After twenty years of marriage my lustful desires began to escalate exponentially, to the point where I began wearing women’s undergarments, a habit which slowly grew into full blown cross-dressing. After reading about Bruce Jenner’s transition to Caitlyn in 2015, I began to seriously consider the possibility of transitioning, myself. And several months after Diane and I celebrated our 25th wedding anniversary, I shared with her my desire to experiment with living as a woman. My desire to dress as a woman was no longer enough. Hence, I was about to enter the next phase of my struggle with lust, covetousness, and idolatry.
I confessed to my bride, not only that I wanted to live as a woman, but that I wanted her to share in my gender dysphoria, embracing this journey with me! You see, I believed we could continue to enjoy life together, only this time as two women. And I also believed that, by becoming a woman, I could finally conquer my struggle with lust that had persecuted me now for more than 35 years. I so wanted this struggle to end that I was willing to do anything. I questioned God: “Why did you make me this way? Why did you put such strong sexual desires in me? I just want to live for you, but I cannot put to death this sin in my life!”
Satan appeared to be winning the battle for my life, our marriage, and our family, but God had other plans! Over the next four difficult years, he worked miraculously in our lives and our marriage, pursuing us in different ways and maturing our faith, while burning the sin from my heart and life. And, although we were both believers, because of our different reactions to my gender dysphoria God led us both on two remarkable, contrasting journeys.
Diane turned completely to God for her strength, crying out to him from the beginning. He walked her through what she now describes as the most agonizing time of her life. In time, God revealed to Diane that she had made me her god! Without realizing it, she had been placing her trust in me, instead of him, and I had become her idol. With this realization, God provided Diane comfort. Faithful and obedient, she kept praying and began relying exclusively on him.
I wish the same had been true for me. I tried having it both ways, keeping myself in church, weekly men’s Bible studies, even accountability groups, and discipleship with a fellow brother in Christ who struggled with pornography like I did. But I still allowed pornography and my own sinful desires to consume my thoughts, convincing myself that God would be OK if I chose to live as a woman. And, thus I continued to justify my own sinful desires. After all, since he made me, he also must have made these desires and feelings as well!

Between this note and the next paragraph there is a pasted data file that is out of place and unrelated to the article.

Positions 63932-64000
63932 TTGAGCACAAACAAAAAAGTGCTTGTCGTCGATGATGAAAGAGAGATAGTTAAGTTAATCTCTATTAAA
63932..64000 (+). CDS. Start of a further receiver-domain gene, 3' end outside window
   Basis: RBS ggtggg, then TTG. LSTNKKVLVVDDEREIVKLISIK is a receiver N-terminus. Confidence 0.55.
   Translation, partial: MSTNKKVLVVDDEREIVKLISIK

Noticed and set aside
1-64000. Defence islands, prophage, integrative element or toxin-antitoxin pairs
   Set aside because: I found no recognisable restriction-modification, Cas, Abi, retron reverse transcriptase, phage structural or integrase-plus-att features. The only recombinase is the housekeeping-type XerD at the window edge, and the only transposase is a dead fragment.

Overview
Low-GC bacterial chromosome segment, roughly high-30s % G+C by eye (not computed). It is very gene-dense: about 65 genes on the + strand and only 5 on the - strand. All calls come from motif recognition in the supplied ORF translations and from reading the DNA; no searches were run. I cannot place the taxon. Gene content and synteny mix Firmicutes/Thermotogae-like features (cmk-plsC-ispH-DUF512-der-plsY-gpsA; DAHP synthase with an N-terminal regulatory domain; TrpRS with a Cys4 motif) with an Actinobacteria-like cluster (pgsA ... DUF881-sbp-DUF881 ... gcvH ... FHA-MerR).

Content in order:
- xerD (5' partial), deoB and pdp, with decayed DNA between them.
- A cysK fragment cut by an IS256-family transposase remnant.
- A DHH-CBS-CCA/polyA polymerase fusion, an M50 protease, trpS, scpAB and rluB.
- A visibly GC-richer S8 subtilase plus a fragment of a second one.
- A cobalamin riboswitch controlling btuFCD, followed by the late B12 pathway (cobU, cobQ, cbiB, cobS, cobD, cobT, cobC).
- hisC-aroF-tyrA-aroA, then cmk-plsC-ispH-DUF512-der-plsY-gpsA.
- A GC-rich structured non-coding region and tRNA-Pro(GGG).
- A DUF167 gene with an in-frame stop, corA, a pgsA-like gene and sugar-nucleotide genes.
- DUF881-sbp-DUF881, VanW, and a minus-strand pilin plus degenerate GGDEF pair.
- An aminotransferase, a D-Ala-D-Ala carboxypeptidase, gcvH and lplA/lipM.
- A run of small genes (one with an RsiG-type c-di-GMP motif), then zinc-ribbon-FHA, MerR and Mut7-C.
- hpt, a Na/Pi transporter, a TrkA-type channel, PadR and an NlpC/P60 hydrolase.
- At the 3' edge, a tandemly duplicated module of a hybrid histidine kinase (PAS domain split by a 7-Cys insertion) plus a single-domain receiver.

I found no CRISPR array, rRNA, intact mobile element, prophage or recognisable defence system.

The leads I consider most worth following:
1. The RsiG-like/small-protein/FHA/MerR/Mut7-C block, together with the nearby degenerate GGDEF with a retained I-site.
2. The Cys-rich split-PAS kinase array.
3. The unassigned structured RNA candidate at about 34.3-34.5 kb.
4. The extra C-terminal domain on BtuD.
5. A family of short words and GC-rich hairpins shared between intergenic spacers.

As my struggle with gender dysphoria advanced, it appeared to be the answer to my life-long struggle with pornography. Or so I thought! What I found was that, when I wasn’t able to cross-dress frequently, that old struggle with pornography would return. Not only had my gender dysphoria not healed my pornography addiction, but in time, it even escalated it! Slowly, I was becoming what I really loved. Yes, I loved God, but I loved my sin more. And my sin was idolatry, plain and simple.
Slowly, I was becoming what I really loved. Yes, I loved God, but I loved my sin more.
In her obedience to God, Diane saw my situation clearly. But, stubborn and rebellious, I was blind to God’s truth because I wanted to walk with my Lord and Savior and live in my sin! I became the double-minded man described in James 1:6-8, “One who doubts is like a wave of the sea that is driven and tossed by the wind. For that person must not suppose that he will receive anything from the Lord; he is a double-minded man, unstable in all his ways.”
But God was still faithful. He pursued me, even when I failed to pursue Him, in spite of my doublemindedness and false assumptions held onto since my youth. What I’d originally thought of as ‘a small compromise’ had enslaved me over time, culminating in gender dysphoria and threatening my marriage. Rules that I thought didn’t apply to me, or were outdated and limited my fun, I dismissed. Thinking I could create my own boundaries, I failed to see that God’s laws were intended to protect me.
Blindness caused by sin is why many will disagree with me, and I realize that, in today’s culture, my point of view will not be a popular one. But having traveled this journey, I know now beyond a shadow of a doubt that my gender dysphoria was rooted in my rebellion against God. I allowed lust to reign in my life for all those years. And that lust ballooned into even uglier sins—idolatry, selfishness, and covetousness—sins that I cherished over my Savior. I was guilty of interpreting God’s Word through the lens of a secular worldview and I chose what I thought best suited me! In full rebellion, I even used Scripture to justify my actions, dismissing those who tried to speak truth to me.
My gender dysphoria was rooted in my rebellion against God.
Together, Diane and I sought help from numerous Christian counseling services, only to be turned away because they did not feel prepared to deal with the gender dysphoria struggle. Then, in a unique and unexpected way, God led Diane to the Christian Counseling & Educational Foundation (CCEF) where she restarted her college education. Amazingly, God personally used those courses to minister to both of us, becoming our personal counselor, himself.